Best Foreign Language Film – Raw: Julia Ducourau’s coming of age horror film is as shocking and disturbing as it is brilliant. It’s not hard to see why a film about a young woman experimenting with cannibalism at veterinary has been passed over for major contention during awards season, but there is so much more to Raw, with a deep symbolism, incredible performances from Garance Marillier and Ella Rumpf, and stunning directorial work from Ducourau. Raw is not a film that everyone will love, the graphic violence and gore will put some people including the award bodies off, but there is no doubting the brilliant craftsmanship behind the film. So if the big award shows won’t recognise Raw in the Best Foreign Language Film categories, then The Shuggies will have to.
Best Screenplay – The Big Sick (Emily V. Gordon and Kumail Nanjiani): Comedy is a hard thing to get right, and a comedy drama is even harder. With The Big Sick Gordon and Nanjiani managed to not only make one of the funniest screenplays of the year, but also successful balanced the comedy with the drama element. It may have helped that they were basing the film of their own story of meeting and falling in love, meaning that there was an inherent personal connection to it that allowed them to create something so wonderful and relatable. The film is hilarious throughout, and the way Gordon and Nanjiani managed to build in some of the stand up comedy into the film was brilliantly done. Every character was so well written and fleshed out that even the smaller characters felt like real people that you cared about. Most importantly The Big Sick contains a couple of minutes of pure cricket talk, and what other screenplay in 2017 can boast that?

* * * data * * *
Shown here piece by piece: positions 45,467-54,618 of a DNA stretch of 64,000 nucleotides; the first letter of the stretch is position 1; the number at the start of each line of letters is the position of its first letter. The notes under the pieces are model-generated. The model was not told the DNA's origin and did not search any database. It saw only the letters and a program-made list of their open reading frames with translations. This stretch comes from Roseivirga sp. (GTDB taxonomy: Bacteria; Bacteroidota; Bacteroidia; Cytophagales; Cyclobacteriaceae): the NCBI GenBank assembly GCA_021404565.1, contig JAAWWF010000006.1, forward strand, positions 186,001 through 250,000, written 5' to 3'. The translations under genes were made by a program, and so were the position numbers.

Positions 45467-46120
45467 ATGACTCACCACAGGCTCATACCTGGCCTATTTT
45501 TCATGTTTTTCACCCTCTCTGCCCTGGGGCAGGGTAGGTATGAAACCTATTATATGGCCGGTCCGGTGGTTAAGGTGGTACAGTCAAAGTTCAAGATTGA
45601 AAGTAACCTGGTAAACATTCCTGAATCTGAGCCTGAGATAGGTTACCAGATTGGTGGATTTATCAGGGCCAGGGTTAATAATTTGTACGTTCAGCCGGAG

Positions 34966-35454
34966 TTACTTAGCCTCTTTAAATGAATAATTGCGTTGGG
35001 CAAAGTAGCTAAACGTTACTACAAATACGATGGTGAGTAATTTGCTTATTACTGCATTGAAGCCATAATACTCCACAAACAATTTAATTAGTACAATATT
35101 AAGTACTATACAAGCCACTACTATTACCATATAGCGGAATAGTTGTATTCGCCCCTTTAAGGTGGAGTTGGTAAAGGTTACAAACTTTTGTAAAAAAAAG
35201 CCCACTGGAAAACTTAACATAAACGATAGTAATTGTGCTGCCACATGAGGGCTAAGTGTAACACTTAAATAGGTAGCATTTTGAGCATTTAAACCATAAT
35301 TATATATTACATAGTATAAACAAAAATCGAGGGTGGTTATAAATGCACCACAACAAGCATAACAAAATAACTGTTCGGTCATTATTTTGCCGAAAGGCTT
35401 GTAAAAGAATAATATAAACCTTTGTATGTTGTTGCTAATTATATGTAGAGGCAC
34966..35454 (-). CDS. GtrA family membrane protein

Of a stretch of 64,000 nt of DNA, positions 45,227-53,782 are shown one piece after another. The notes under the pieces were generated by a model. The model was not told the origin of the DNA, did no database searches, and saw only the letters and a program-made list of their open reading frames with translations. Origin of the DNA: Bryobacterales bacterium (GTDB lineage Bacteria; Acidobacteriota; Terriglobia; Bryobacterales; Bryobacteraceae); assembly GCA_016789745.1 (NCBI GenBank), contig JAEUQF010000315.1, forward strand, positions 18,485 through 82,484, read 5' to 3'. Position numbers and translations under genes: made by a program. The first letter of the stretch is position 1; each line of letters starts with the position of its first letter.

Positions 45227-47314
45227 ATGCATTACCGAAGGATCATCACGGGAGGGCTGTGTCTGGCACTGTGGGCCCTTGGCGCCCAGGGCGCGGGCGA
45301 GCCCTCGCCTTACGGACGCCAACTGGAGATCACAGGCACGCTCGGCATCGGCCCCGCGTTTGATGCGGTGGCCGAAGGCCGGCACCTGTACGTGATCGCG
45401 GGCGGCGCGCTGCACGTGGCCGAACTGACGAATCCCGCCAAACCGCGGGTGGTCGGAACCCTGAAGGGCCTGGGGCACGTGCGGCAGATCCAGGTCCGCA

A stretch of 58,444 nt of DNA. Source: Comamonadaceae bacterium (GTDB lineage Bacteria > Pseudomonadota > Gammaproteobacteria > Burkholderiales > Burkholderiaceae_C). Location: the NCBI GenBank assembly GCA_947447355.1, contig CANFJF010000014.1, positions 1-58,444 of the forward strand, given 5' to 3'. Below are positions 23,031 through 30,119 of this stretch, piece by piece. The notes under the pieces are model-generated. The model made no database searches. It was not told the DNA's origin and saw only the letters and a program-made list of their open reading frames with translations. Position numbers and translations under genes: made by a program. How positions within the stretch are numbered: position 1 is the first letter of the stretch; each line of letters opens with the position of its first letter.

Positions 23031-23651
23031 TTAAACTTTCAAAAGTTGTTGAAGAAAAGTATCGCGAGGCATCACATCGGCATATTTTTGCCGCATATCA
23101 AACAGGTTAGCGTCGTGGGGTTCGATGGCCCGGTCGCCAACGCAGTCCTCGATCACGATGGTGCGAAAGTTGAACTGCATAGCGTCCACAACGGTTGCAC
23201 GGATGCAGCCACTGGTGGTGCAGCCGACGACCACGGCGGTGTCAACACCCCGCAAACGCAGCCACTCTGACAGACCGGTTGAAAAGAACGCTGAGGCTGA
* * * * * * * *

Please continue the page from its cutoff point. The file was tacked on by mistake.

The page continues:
Best Director – Jordan Peele (Get Out): For Best Director I have chosen to celebrate someone who pulled off a big shock. Mainly known as a comedy actor there wouldn’t have been too many people who expected his debut film to be one of the finest horrors of the decade, let alone the year. But here we are and Get Out continues to be one of the best-loved films of the year. Peele’s work as director on the film is absolutely exceptional, with the levels of foreshadowing that he brings into the film appearing on par with Edgar Wright in the Three Flavours Cornetto Trilogy, and necessitating at least a second viewing of the film. The way Peele builds tension in the film without falling back on cheap horror clichés or jump scares was masterful. And he achieved all of this without ever losing the message of the film. A wonderful debut as a director, and one that leaves us excited for what he will do next.
Best Film – Call Me By Your Name – It was an incredibly close run thing between Call Me By Your Name and last year’s Oscar Best Picture winner Moonlight for the 2018 Shuggie’s Award for Best Film. Both films were powerful films surround the LGBT+ community. But in the end I’ve gone for Call Me By Your Name for Best Film purely because it was a more joyous experience for me. Where Moonlight was a film about someone who closed off their sexuality well into adulthood, Call Me By Your Name is about someone who opens themselves up to first love. Call Me By Your Name was a masterpiece is direction, screenwriting, acting, score and soundtrack, and cinematography amongst many other things. The scene between Timothée Chamalet’s and Michael Stuhlbarg as Elio and his father toward the end of the film may just be the best of the year, and the final shot will stay with you for a long time.